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TV That Matters: The Walking Dead, Homeland, Parks and Recreation

By: Matt ErnColumnist

The Walking Dead- “Walk With Me” Grade: A- The first appearance of The Governor this week also marks the first time I’ve cared about the show in a while. He’s exactly the sort of villain the show needs and I can’t wait to see how dark this season can potentially get now that he’s been introduced. My favorite part of the show has always been seeing the ways different groups of survivors with different ideologies interact; and I can’t wait for The Governor and Rick to get acquainted. Andrea and Michonne are captured/rescued by The Governor who takes them back to Woodbury, a heavily guarded community that he presides over. By imposing strict curfews and compiling plenty of heavy artillery, The Governor has created a nice little society. It provides safety to its residents but as we see at the end of the episode, The Governor is masterfully manipulating everyone. He kills the group of National Guard soldiers and then returns to tell his citizens that they were dead already, killed because they lacked the strong defenses he’s provided in Woodbury. Also making a notable appearance this week is Daryl’s brother Merle who’s been missing since early in the first season. Merle is quickly employed by The Governor to sweet talk Andrea and try and find the location of Rick’s group. I can only hope that this happens sooner than later, because even “this is not a Democracy anymore” Rick’s bound to have a problem with The Governor’s brand of leadership. I mean, the episode ends with a shot of him staring at tons of severed heads floating in tanks which is a pretty good sign of what’s to come.

Homeland- “Q&A” Grade: B+ When all the twists and CIA stings are stripped away from “Homeland” it’s really a show about the relationship between two people at heart: Carrie and Brody. Even though they only get to share a scene together every several episodes, it’s those moments that define “Homeland” and show that there’s a lot of heart involved in it, not just “24-esque” plot twists about terrorists. “Q&A” is one of those episodes. The CIA has detained Brody for questioning and Carrie believes she’s the only one with a connection to him strong enough to yield a confession. Once the two of them get into a room together the memories quickly start boiling to the surface- their weekend in the cabin, the support group they attended, their bond over having served in Iraq and knowing what it was really like over there. Carrie may be interrogating Brody but she’s also professed her love to him, which sounds like a clichéd plot and yet it works on “Homeland” because the relationship between them feels so real. Brody’s decision to inform the CIA and help them catch Nazir is one of the first predictable things the show has done, but it works within the context of an episode anchored in his relationship with Carrie. Here plot takes a small hit for the sake of terrific character development but it still makes for compelling TV. What stops this from being a stellar episode is the business with Dana’s date with Finn, the Vice President’s son. While out joyriding and trying to lose Finn’s secret service escort, the two hit a pedestrian and flee the scene. It’s a strange sort of thing for the show to do that doesn’t really quite fit, similar to what happens to Landry and Tyra in the second season of “Friday Night Lights.” It’s still unclear exactly how much of the show is going to focus on this strange subplot, but let’s hope it gets resolved quickly.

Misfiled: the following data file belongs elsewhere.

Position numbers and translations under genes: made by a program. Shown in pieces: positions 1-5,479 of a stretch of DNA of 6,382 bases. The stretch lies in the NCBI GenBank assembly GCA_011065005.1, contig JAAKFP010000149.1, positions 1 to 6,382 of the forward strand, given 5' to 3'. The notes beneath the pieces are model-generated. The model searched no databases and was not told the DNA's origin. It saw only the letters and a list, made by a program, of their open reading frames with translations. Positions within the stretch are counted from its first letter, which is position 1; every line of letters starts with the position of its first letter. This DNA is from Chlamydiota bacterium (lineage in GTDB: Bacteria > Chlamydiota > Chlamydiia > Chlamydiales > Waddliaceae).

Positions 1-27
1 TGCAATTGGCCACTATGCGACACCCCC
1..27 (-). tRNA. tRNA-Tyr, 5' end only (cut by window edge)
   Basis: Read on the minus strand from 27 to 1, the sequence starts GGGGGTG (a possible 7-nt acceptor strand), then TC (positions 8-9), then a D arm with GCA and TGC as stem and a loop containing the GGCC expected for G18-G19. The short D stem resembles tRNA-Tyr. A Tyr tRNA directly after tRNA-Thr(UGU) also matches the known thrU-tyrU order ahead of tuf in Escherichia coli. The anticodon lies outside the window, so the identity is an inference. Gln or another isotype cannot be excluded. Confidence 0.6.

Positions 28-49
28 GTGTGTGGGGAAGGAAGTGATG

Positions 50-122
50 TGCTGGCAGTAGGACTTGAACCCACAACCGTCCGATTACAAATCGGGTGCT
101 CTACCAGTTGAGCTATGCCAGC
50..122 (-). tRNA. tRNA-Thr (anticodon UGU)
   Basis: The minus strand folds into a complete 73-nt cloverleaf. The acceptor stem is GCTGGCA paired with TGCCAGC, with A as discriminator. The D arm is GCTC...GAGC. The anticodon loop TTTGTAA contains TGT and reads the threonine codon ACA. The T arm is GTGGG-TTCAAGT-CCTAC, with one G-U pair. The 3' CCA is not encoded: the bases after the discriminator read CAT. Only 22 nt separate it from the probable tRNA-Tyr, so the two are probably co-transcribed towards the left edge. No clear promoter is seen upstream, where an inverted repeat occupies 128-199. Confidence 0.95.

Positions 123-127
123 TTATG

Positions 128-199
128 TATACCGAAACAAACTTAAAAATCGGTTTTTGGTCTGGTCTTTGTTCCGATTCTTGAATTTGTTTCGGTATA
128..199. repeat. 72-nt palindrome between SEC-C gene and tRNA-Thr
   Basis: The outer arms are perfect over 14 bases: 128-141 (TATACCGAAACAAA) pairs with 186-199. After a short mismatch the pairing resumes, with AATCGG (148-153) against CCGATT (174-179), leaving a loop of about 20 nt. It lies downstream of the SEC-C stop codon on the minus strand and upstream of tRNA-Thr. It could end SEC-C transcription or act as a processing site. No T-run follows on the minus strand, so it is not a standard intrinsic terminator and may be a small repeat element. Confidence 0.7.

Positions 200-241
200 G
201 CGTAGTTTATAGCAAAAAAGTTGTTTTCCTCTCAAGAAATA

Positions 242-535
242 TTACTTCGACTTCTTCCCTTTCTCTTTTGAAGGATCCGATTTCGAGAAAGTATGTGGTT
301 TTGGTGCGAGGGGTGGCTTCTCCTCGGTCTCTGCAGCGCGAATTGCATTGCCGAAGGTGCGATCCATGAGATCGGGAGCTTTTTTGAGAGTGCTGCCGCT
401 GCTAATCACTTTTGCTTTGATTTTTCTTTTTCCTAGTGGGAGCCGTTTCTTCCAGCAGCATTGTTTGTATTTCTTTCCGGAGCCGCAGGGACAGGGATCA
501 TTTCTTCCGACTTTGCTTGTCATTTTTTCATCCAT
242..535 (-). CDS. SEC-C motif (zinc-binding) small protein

Parks and Recreation- “Halloween Surprise” Grade: A Where to even begin with an episode like this, an episode packed with huge emotional payoffs and some of the best character development the show has ever done? Smartly enough the Halloween premise is dropped by the end of the first act when Ann and Leslie scare Jerry causing him to have a heart attack. Meanwhile Ben finds out that he has a chance to work on another campaign, this time down in Florida. But taking the job would mean putting off moving in with Leslie and furthering their life plan together. It doesn’t take much deliberation for Ben to decide that Leslie is the most important thing in his life and he returns to Pawnee to propose to Leslie at the end of the episode. The proposal is perfect in a way that only “Parks” could achieve and is the most heartfelt moment the show has done since Andy and April’s surprise wedding back in season 3. In many ways “Halloween Surprise” is a return to form of the classic episodes and the emotional investments that made us love these characters and the town of Pawnee. But with the proposal out of the way, lots of other good stuff happened this episode too. Faced with the news that her plans with Ben may be put on hold, Leslie’s knee-jerk reaction is to hold a benefit auction for Jerry’s hospital bills so that he can still live out his own dreams for his future. The auction sequences are pretty funny, and when they don’t raise the money Leslie hoped they would she gets a lesson in the uncertainty of the future from Jerry. Ron has some big moments as he discovers that maybe he doesn’t want to be alone anymore. After ruining Halloween for Diane’s kids he realizes that he’s willing to make sacrifices for a relationship and open up to another person in an intimate way. A family is one of the last things associated with Ron in the past, but it may be exactly what he needs. And Ron’s not the only one furthering himself this episode- Andy is continuing to train for the police academy by sharpening his observational skills, and Tom has finally come up with a sensible business venture (renting dress clothes to adolescents that are quickly growing and changing sizes).

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